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Behavioral Health Hampered in Adopting Health IT, Survey Finds

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Washington, DC, June 25, 2012—Behavioral health organizations in the U.S. are committed to improving patient care through the “meaningful use” of health information technology (HIT), but face considerable barriers in adopting electronic health records (EHRs) and other technological advances, according to a new report previewed today by the National Council for Behavioral Health (National Council).

The Health IT survey called: HIT Adoption and Meaningful Use Readiness in Community Behavioral Health, reveals that only 2 percent of community mental health and addictions treatment organizations feel ready to meet meaningful use requirements, compared to 27 percent of Federally Qualified Health Centers and 20 percent of hospitals.

The report attributes the disparity in large part to the American Recovery and Reinvestment Act of 2009, which provided more than $19 billion for incentive payments to support the “meaningful use” of HIT, but did not qualify behavioral health organizations to receive facility incentive payments.

“The real victims are some of our nation’s most vulnerable populations — the more than eight million adults, children, and families with mental illnesses and addiction disorders that behavioral health organizations serve,” said Linda Rosenberg, National Council’s President and CEO. “People with mental and substance use disorders have historically been excluded from the mainstream, and now they are excluded from the supports for HIT adoption offered to the rest of the safety net.”

Despite the inequity, the report finds that behavioral health organizations are eager to move forward on implementing EHRs to:

  • Facilitate communication with other healthcare organizations to improve care coordination (36 percent)
  • Improve quality care and streamline operations (33 percent)
  • Position organization for growth and expansion in emerging healthcare delivery systems (32 percent)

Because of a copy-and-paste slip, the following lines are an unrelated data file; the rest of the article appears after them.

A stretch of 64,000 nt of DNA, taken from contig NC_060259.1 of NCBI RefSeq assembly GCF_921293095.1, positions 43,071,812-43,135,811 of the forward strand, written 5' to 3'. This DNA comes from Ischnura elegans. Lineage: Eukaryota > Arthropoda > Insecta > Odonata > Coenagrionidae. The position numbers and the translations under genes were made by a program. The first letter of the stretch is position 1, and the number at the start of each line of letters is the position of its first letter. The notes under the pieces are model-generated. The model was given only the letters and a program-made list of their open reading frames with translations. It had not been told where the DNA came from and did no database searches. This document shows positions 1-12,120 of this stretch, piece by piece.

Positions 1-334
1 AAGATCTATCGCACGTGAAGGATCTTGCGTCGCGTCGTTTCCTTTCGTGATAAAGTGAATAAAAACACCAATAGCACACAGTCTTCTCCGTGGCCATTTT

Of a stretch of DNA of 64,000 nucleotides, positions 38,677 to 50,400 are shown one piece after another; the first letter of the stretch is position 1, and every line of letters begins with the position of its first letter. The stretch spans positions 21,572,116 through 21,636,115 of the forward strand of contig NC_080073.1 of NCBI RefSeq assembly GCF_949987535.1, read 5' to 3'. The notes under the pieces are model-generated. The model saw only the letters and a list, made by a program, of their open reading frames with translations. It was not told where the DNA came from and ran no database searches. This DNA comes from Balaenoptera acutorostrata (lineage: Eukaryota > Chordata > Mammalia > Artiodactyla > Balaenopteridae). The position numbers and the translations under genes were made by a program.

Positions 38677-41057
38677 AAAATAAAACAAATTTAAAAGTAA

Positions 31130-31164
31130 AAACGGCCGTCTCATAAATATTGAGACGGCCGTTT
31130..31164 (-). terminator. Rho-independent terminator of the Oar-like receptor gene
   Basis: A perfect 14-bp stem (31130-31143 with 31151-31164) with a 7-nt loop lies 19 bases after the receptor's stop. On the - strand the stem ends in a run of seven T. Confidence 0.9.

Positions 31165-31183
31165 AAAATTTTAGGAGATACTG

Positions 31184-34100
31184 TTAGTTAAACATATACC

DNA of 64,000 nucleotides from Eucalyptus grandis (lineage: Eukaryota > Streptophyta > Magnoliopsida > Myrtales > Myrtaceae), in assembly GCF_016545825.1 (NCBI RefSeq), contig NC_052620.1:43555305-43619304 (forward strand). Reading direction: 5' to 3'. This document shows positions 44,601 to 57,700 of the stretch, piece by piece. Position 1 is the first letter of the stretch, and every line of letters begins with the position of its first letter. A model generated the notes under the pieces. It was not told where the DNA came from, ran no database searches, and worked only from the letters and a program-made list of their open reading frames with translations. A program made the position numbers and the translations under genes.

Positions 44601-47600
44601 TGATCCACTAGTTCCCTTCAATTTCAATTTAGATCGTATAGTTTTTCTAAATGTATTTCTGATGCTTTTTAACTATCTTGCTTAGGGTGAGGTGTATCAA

“It took us years to save money to be able to afford an EHR but I can’t emphasize enough how much these systems improve care for mental health patients, help avoid unnecessary tests, and enhance patient safety,” said Dr. Robert Meisner, psychiatrist at the McClendon Center in Washington, D.C.

When asked about barriers to implementing HIT, 30 percent of survey respondents identified “upfront financial costs” as the leading roadblock, followed by 12 percent who listed “ongoing maintenance costs.” Other significant impediments include workforce issues such as:

  • Lack of dedicated staff to implement technology (9 percent)
  • Lack of project management staff (8 percent)
  • Lack of skills to properly select technology (8 percent)
  • Lack of dedicated staff to maintain the systems (7 percent)

“It’s hard to take the money you need to fix leaking roofs and ensure safe buildings and divert it to electronic health records. We really need the support of Congress to make this happen. Without HIT funding, we are going to fall further and further behind in meeting patient needs,” said Jeff Richardson, CEO of Mosaic Community Services, the largest community-based behavioral health organization in Maryland employing more than 700 staff and serving thousands of children, adolescents, and adults annually.

Even patients feel that care is fragmented when provided in a paper-based system. Rebekah diFrancesca Parshall, a client at Mosaic Community Services, lamented that the big picture is missing in the absence of a well-orchestrated environment, causing different providers to each “do their own thing.”

“Behavioral health is simply not on a level playing field with the rest of healthcare,” said Mike Lardiere, the National Council’s Vice President of HIT and Strategic Development. “Without these federal incentive payments, behavioral health organizations are unfairly restricted from achieving the Triple Aim of improving the patient experience of care, improving the health of the populations, and reducing the per capita cost of healthcare.”

The report calls on Congress to stop the widening digital divide between behavioral health and the rest of healthcare by passing the Behavioral Health Information Technology Act (S. 539), which provides behavioral health organizations with the same financial incentives as their medical counterparts.

More than 500 advocates — persons with mental and addictions disorders and their families, community volunteers, and healthcare providers and administrators — are meeting tomorrow with their members of Congress during the National Council’s 8th Annual Hill Day to urge the provision of adequate federal resources to sustain quality mental health and addictions treatment services throughout the nation. Support for the Behavioral Health Information Technology Act of 2011 is high on their list of asks.

An executive summary of the survey findings is available at www.TheNationalCouncil.org. The full report is available online.

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